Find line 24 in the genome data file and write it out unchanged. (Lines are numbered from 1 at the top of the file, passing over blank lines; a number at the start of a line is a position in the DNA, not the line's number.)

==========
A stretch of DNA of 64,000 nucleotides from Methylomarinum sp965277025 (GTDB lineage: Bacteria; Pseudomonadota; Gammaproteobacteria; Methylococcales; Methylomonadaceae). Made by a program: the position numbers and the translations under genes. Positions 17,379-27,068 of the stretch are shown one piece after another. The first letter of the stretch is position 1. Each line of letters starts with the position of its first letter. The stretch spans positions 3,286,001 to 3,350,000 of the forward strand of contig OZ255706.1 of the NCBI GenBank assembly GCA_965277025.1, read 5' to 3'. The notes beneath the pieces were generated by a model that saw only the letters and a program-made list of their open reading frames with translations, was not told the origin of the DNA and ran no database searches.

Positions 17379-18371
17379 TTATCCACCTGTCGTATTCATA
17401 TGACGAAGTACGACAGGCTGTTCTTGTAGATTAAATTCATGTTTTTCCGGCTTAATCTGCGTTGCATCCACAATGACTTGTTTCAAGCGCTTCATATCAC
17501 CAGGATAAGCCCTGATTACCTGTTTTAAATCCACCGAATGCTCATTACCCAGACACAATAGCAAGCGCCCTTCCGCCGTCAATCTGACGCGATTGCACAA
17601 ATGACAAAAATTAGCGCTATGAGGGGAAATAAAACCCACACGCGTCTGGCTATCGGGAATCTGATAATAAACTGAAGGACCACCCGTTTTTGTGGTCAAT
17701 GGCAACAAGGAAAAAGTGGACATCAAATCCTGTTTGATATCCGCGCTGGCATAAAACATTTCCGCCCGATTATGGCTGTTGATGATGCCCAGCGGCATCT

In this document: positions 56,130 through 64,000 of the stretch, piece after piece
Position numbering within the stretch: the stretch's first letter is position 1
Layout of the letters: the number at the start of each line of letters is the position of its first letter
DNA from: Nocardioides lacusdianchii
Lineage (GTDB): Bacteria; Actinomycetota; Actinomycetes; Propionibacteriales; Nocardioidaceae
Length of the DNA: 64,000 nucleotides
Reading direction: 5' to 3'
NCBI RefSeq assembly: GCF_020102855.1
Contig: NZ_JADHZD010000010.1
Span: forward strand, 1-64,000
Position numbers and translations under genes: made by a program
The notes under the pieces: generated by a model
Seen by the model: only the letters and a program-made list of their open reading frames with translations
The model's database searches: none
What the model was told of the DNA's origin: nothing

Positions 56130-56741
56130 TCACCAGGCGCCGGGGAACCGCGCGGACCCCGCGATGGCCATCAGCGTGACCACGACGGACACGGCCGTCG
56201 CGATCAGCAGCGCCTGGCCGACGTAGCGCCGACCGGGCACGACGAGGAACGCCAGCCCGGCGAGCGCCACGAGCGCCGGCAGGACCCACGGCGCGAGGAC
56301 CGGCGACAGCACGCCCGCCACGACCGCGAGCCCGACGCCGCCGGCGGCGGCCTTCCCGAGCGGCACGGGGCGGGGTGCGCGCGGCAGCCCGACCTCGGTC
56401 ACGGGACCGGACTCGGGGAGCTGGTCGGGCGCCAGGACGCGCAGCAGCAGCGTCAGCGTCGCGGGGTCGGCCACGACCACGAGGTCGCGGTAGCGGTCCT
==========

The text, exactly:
56130 TCACCAGGCGCCGGGGAACCGCGCGGACCCCGCGATGGCCATCAGCGTGACCACGACGGACACGGCCGTCG